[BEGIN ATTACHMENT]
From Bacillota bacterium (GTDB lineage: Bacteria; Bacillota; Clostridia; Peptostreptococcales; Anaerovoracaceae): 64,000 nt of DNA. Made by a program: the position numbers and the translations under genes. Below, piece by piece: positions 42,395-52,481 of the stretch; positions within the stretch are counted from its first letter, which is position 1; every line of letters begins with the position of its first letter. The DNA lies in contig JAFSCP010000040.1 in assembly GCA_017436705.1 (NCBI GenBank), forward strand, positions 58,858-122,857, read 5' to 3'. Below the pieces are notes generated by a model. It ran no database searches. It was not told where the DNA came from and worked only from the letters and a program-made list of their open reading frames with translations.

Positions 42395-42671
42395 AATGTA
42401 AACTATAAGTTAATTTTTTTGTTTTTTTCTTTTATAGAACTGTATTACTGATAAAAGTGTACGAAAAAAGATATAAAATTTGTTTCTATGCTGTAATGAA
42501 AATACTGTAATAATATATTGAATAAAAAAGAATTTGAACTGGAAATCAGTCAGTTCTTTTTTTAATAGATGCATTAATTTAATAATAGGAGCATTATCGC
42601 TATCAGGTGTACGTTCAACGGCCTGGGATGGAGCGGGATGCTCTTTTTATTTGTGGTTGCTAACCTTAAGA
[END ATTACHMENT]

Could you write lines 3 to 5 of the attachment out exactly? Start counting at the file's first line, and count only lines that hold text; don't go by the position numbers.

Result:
42395 AATGTA
42401 AACTATAAGTTAATTTTTTTGTTTTTTTCTTTTATAGAACTGTATTACTGATAAAAGTGTACGAAAAAAGATATAAAATTTGTTTCTATGCTGTAATGAA
42501 AATACTGTAATAATATATTGAATAAAAAAGAATTTGAACTGGAAATCAGTCAGTTCTTTTTTTAATAGATGCATTAATTTAATAATAGGAGCATTATCGC